Right away though, as I was listening to them casually naming names, I remembered two instances of people very earnestly having that “call” conversation with me–both before I came out as gay.
One was with the pastor of the congregation where I grew up. I remember getting ice cream with him and my mom after having led a little worship service at a nearby retirement center. My mom probably played piano and I probably helped lead singing or something. But as we ate ice cream, he asked if I had ever thought about going into “the ministry.” And he shared that he thought I should consider it because he saw gifts would work well for me as a pastor.
Another call came from a professor who taught my freshman colloquium course at Goshen College. I respected him tremendously (and still do) and felt compelled to write about my coming-out-process in an essay. I had only recently begun telling people I was gay and to share this part of my story with him took huge courage on my part, not knowing his position on homosexuality. He returned the graded paper with a post-it note suggesting we talk about what I had written. In a previous mentoring session, he too had shared that he recognized qualities in me that would suite me in some sort of ministry role. But in the post-coming-out session, he didn’t quite know what to make of that charge he had given me. And he expressed genuine struggle with the situation. He really didn’t know what to tell me, other than that the call was still there, but that maybe it would have to lead me in a different path.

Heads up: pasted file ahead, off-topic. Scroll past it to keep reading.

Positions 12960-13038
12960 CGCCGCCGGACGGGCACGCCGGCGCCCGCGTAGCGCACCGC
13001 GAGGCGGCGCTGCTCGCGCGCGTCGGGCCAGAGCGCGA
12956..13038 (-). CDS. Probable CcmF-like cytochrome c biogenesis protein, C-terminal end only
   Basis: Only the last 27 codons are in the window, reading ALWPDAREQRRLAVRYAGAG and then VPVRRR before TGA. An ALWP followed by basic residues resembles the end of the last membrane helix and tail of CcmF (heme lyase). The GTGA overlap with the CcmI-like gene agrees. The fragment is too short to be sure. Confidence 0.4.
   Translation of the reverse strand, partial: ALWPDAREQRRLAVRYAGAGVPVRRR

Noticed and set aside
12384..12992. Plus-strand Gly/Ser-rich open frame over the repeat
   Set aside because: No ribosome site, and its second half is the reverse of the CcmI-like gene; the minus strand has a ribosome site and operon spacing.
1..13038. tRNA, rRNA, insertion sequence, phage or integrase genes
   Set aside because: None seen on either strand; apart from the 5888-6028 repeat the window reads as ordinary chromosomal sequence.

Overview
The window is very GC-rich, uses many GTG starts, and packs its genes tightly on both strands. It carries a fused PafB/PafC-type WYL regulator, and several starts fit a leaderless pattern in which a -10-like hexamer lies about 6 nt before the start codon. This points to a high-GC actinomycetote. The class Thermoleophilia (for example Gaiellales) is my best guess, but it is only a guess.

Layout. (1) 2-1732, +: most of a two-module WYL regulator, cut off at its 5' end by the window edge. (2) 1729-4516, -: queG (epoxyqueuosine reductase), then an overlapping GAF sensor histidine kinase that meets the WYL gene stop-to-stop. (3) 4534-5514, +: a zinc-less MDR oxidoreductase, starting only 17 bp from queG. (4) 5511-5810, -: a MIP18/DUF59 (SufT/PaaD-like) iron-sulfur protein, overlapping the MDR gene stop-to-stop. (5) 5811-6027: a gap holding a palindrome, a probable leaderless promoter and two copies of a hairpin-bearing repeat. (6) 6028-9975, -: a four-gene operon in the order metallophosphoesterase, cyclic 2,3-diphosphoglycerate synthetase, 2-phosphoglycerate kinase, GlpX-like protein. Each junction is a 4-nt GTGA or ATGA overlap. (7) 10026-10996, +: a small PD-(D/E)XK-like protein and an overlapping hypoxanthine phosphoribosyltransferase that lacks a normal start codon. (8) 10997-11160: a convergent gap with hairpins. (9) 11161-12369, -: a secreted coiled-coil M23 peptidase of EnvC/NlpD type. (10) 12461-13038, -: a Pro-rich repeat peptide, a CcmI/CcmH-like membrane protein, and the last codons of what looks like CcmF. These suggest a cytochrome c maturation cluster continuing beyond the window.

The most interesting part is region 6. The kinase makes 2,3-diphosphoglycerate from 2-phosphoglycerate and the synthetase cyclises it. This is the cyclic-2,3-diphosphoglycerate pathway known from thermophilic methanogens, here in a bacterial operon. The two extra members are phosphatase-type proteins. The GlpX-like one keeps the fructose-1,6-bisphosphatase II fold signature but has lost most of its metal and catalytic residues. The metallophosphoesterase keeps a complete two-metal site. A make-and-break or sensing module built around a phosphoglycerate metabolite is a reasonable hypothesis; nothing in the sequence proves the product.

I deeply love Goshen College, the experiences I had there and many of the people I learned to know there. And as I left GC, what pained me most was that I knew I would never be able to come back and do the wonderful work that professors get to do with young students like I was.
I felt the same pain as I lead singing in our wonderful Pink circle outside of the adult worship sessions in Columbus. I was honored to lead such a beautiful group of people in singing, but at the same time, I was aware that while I was welcome to join the singing inside the worship hall, I would never be allowed to use my gifts to lead it.
And so I jokingly told a few people that my goal is eventually to be on one of those MCUSA convention stages, leading hymns, just like they do now–nothing fancy or new or controversial. Just me.
And in Columbus, I realized that now I can have hope that someday it could happen. Perhaps my call is still valid.